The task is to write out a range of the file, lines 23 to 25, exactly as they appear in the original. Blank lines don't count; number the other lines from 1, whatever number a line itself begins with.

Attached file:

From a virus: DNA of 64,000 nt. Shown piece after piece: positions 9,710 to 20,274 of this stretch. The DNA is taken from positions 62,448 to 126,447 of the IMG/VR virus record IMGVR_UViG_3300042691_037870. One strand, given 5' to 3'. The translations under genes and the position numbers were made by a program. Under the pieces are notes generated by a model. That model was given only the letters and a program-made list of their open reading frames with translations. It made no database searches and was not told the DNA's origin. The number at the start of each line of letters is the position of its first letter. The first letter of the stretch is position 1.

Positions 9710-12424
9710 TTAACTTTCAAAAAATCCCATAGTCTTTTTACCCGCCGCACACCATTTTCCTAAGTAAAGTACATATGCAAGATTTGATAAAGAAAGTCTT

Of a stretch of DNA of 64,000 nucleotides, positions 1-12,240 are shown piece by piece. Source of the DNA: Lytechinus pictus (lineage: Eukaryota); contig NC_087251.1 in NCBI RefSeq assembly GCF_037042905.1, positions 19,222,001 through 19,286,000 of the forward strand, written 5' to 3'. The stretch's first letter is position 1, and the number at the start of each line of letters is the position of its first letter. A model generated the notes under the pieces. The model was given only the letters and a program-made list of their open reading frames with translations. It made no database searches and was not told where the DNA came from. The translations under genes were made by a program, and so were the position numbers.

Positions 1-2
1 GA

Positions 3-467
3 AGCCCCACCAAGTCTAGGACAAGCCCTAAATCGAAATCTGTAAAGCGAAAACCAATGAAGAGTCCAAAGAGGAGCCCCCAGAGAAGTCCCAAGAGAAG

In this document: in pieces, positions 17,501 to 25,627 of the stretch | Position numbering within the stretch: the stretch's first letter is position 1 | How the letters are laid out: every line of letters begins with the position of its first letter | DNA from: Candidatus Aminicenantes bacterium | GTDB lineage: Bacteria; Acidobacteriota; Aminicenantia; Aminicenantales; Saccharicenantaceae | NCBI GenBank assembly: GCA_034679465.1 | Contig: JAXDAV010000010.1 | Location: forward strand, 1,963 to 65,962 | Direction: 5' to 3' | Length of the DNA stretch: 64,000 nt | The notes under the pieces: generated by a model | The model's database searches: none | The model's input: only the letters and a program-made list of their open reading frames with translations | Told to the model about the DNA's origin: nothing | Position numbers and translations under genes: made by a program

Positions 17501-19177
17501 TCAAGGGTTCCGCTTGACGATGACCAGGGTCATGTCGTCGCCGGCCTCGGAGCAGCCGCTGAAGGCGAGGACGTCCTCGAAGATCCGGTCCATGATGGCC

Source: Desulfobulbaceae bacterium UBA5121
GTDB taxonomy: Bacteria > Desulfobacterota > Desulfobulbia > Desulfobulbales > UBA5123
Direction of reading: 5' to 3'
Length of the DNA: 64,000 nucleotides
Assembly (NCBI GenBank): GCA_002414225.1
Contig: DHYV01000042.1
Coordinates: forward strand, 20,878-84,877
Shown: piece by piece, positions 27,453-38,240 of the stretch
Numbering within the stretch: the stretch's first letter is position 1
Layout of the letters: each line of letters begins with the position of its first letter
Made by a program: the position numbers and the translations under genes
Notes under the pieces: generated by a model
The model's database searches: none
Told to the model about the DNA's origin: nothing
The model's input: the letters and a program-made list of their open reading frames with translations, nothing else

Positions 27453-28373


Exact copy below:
Notes under the pieces: generated by a model
The model's database searches: none
Told to the model about the DNA's origin: nothing